Jindal-Backed Resolution Would Knock-Out Two-Thirds Anti-Spending Requirement
Tea Party takes on Jindal over use of “one-time” money
Rep. Brett Geymann’s (R-Lake Charles) HR 27, which passed 60 to 42 in a House vote on May 23, precludes the use of nonrecurring state dollars to balance the budget without 2/3 approval from House lawmakers. Geymann has argued that his resolution will bring more accountability and transparency to the spending process.
However, HR 27 threatens Gov. Jindal’s plan to cover health care costs with one-time revenue from the sale of state prisons to private firms, and Jindal warns that it would create pressure for new tax hikes.
Rep. Erich Ponti (R-Baton Rouge) has introduced HR 43 to cancel out Geymann’s rule. That is set for debate today in the House and Government Affairs Committee.
“Now is the time for conservatives to stand up and say ‘no’ to the use of one-time time money and to keep this rule in place so we can have fiscal discipline,” Geymann said. “I’m disappointed there is opposition from the governor’s office, but there are long-standing spending practices that reach back to administrations in both parties that need to end.”
Although the rule technically only applies to the House, it also impacts spending patterns in the Senate, Geymann said. Any amendment from the Senate that calls for using “one-time” money will require a 2/3 vote in the House to adopt it, he explained.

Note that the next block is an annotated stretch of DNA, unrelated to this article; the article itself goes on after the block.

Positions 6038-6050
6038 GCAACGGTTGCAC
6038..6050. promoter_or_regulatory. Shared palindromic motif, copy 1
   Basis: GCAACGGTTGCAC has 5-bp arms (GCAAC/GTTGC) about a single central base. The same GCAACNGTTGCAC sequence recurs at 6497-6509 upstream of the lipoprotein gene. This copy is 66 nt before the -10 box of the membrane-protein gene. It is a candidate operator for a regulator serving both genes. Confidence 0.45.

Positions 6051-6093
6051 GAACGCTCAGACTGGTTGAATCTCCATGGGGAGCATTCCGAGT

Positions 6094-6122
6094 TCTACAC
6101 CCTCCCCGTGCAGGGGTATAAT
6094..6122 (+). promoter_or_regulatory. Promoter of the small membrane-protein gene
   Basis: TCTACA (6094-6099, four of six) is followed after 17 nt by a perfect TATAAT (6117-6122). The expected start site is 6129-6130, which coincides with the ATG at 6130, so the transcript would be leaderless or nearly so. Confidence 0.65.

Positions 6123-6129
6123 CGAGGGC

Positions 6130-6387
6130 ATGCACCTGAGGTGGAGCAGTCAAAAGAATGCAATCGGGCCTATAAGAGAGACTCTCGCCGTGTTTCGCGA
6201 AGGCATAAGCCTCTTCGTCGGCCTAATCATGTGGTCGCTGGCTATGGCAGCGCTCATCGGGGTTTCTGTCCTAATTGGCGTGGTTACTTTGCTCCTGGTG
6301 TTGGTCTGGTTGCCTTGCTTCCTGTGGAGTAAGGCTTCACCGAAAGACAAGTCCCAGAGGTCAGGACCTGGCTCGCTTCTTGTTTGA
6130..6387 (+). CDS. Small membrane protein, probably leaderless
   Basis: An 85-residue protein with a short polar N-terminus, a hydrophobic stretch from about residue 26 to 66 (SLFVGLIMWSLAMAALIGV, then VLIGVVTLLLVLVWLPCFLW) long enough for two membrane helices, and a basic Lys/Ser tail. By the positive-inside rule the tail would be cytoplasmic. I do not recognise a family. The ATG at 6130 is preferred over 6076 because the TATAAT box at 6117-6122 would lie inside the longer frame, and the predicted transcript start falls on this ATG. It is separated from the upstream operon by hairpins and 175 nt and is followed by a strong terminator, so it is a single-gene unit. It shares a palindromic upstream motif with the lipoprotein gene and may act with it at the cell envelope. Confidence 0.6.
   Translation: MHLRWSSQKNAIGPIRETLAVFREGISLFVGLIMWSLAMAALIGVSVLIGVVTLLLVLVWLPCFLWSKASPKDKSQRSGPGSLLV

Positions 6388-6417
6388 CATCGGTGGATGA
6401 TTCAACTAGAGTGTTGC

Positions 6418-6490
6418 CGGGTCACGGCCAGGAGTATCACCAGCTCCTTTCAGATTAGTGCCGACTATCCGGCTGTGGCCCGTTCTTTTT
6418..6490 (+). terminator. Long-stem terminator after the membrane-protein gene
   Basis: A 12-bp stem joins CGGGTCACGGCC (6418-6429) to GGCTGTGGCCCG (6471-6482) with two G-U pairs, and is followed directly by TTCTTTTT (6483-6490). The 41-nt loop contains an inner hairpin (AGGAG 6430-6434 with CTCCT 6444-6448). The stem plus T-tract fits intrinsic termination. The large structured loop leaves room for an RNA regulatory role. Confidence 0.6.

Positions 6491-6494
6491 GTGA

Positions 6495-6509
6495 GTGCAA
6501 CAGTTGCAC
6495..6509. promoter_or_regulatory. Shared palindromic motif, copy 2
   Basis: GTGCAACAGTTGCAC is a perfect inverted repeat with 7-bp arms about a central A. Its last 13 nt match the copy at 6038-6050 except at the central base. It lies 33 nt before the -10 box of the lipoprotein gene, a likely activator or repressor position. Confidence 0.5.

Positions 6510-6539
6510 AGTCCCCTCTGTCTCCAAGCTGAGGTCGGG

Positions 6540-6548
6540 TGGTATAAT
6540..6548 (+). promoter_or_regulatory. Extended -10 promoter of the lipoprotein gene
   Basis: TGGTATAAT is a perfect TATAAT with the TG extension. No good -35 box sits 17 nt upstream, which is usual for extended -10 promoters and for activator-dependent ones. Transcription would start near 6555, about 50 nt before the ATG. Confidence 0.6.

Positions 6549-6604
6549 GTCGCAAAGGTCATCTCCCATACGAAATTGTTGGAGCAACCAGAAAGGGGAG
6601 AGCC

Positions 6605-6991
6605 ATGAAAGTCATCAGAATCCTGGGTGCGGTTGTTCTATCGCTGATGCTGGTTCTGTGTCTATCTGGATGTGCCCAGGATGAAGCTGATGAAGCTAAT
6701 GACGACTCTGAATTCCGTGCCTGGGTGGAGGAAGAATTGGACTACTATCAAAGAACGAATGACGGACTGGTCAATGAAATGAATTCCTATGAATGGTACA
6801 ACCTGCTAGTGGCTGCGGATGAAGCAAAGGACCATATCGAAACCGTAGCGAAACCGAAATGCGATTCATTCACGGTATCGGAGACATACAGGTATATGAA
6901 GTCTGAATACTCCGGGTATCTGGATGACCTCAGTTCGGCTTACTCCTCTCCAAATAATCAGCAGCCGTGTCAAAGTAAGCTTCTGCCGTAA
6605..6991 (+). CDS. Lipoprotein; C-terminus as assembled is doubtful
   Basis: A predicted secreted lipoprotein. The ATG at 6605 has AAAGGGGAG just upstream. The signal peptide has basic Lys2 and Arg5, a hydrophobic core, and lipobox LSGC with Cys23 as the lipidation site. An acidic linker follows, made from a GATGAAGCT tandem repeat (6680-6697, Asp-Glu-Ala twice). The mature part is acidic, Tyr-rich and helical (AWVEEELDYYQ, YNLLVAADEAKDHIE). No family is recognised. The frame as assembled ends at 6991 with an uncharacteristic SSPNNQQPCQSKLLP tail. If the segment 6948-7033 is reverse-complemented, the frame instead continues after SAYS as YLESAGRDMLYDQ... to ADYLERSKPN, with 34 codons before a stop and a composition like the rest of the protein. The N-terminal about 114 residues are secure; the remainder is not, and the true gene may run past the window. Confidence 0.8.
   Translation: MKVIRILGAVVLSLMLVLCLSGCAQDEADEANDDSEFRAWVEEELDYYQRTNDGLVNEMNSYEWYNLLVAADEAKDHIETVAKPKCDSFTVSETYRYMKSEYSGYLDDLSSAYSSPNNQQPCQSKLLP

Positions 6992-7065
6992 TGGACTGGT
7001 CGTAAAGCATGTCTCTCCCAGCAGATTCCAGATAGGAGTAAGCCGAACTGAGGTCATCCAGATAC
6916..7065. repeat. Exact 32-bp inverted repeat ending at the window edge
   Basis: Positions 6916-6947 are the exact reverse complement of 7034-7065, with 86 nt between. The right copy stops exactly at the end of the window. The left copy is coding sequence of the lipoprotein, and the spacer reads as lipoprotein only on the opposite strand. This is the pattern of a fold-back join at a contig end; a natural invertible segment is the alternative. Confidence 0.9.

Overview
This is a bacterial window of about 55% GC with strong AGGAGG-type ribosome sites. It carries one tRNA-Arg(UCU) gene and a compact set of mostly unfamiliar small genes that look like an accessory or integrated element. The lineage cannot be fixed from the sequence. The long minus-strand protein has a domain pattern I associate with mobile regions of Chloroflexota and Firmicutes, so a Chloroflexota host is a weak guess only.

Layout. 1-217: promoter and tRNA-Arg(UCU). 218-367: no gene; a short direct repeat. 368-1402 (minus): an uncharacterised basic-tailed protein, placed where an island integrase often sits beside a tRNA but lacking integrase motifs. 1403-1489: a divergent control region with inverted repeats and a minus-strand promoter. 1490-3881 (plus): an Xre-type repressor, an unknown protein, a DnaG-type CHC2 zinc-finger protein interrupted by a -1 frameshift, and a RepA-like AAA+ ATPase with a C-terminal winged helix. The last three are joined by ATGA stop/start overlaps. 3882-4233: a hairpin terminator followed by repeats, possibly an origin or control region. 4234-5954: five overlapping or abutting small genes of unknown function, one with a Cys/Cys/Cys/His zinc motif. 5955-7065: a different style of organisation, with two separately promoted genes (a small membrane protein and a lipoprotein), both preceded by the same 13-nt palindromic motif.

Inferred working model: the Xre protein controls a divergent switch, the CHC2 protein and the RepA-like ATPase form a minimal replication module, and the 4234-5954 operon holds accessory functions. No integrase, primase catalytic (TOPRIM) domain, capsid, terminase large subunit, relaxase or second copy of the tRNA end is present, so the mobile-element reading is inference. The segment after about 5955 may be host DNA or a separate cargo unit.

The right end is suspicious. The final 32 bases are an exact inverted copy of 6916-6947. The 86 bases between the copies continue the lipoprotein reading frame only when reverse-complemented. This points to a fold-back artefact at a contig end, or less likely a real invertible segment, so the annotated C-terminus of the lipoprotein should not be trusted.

For this reason, Geymann anticipates that his resolution will bring fiscal discipline to both legislative chambers. In response, Kyle Plotkin, a press secretary for Gov. Jindal, said the 2/3 requirement to use money that is already available will actually make it easier for lawmakers to hike taxes.
“It’s simply irresponsible to arbitrarily cut health care and higher education when there are other dollars available,” he said. “All that does is increase the pressure on the Legislature to raise taxes and that’s a mistake.”
Robin Edwards, who helped found the Louisiana Tea Party Federation, said HR 27 will open up a long-overdue discussion regarding where to make real spending cuts, as opposed to “budgetary gimmicks.”
“I’m certain this will complicate Gov. Jindal’s plans,” she said. “But the upside is this will help to get spending under control, and we need to put an end to this practice of using one-time money to fill holes.”